Where a party refuses to provide information requested by any other party, which is thought by the requesting party to be within the scope of Fed.R.Civ.P. 26(b)(1), the requesting party may move the court in which the action is pending to compel disclosure of the requested information. Fed.R.Civ.P. 37(a)(3)(B). Such a motion to compel generally may be filed where a party has failed to provide mandatory disclosure; failed to answer or admit an interrogatory or request for admission; or failed to produce discoverable information, materials, or documents-electronic or otherwise. See generally Fed. R. Civ. P. 37. A failure to disclose, answer or admit, or produce includes disclosures, answers or admissions, or productions that are “evasive or incomplete.” Fed.R.Civ.P. 37(a)(4). Prior to so moving, however, a party seeking to compel disclosure or discovery must in good faith confer or attempt to confer with the opposing party “failing to make disclosure or discovery in an effort to obtain it without court action.” Fed.R.Civ.P. 37(a)(1).

         Should the court determine the matters sought to be compelled fall within the scope of Fed.R.Civ.P. 26, the motion shall be granted. Nonetheless, district courts may deny as untimely motions to compel filed after the discovery deadline has passed. Pittman v. Experian Info. Solutions, Inc., 901 F.3d 619, 642-43 (6th Cir. 2018); see also Craig-Wood v. Time Warner N.Y. Cable LLC, 549 Fed.Appx. 505, 508 (6th Cir. 2014) (“In general, a district court does not abuse its discretion by denying an untimely motion to compel that violated unambiguous discovery deadlines.” (citing cases)). In fact, motions to compel filed after the discovery deadline will generally be deemed untimely. See, e.g., Herdguard, LLC v. NXT Generation Pet, Inc., WL 5023327 2018, at *2 (E.D. Ky. Oct. 16, 2018); Morris v. Zurich American Ins. Co., 2018 WL 1875295, at *2-3 (W.D. Ky. Apr. 19, 2018); Appalachian Reg'l Healthcare v. U.S. Nursing Corp., 2017 WL 9690401, at *3-6 (E.D. Ky. Sept. 1, 2017); Thomas v. Louisville/Jefferson Cty. Metro Gov't, 2016 WL 4385857, at *1 (W.D. Ky. Aug. 15, 2016); Mitchell v. Mike, 2015 WL 8770073, at *2-3 (E.D. Ky. Dec. 14, 2015).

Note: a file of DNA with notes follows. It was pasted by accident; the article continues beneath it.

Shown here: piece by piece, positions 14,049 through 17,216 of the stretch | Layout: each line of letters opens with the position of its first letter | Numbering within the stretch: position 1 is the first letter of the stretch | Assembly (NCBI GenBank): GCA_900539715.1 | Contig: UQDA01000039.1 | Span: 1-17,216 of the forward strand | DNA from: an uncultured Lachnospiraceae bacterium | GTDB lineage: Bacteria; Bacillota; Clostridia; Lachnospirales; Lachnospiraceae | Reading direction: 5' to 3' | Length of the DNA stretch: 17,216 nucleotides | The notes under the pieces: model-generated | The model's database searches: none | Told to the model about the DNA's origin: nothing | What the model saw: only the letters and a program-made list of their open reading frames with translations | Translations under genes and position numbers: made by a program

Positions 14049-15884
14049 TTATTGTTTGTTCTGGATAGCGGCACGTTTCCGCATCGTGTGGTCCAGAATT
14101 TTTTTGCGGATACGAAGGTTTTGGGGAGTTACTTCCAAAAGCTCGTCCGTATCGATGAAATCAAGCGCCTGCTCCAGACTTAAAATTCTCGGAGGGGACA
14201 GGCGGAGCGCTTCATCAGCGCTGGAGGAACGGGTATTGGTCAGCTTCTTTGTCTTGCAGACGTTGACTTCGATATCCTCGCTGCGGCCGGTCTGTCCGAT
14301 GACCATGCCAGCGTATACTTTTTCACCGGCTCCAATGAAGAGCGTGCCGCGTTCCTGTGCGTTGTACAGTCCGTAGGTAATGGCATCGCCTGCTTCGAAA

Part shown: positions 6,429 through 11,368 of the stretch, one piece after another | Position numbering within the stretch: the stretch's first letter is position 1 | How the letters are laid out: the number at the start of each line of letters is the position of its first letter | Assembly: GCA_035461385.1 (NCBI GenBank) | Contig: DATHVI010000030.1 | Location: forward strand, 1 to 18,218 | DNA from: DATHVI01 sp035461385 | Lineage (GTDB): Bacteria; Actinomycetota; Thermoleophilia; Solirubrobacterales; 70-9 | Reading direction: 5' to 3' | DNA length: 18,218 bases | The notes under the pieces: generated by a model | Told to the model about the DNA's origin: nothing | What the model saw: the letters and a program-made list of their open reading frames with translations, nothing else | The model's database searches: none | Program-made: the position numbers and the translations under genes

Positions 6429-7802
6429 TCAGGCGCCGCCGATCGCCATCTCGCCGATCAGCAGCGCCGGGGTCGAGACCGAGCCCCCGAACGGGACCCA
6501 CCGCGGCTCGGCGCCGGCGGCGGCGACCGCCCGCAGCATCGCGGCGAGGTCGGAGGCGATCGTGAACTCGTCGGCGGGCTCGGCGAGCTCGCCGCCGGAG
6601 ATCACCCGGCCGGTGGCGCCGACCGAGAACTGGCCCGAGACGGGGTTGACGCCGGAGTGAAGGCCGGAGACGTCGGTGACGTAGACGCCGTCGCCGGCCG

A. Failure to Comply with Rules

         The Defendant points out that, like the Plaintiff in Mitchell, [2] “this motion fails to comply with the requirements of Rule 37 of the Federal Rules of Civil Procedure and Local Rule 37.1.” Mitchell, 2015 WL 8770073, at *2; see R. ...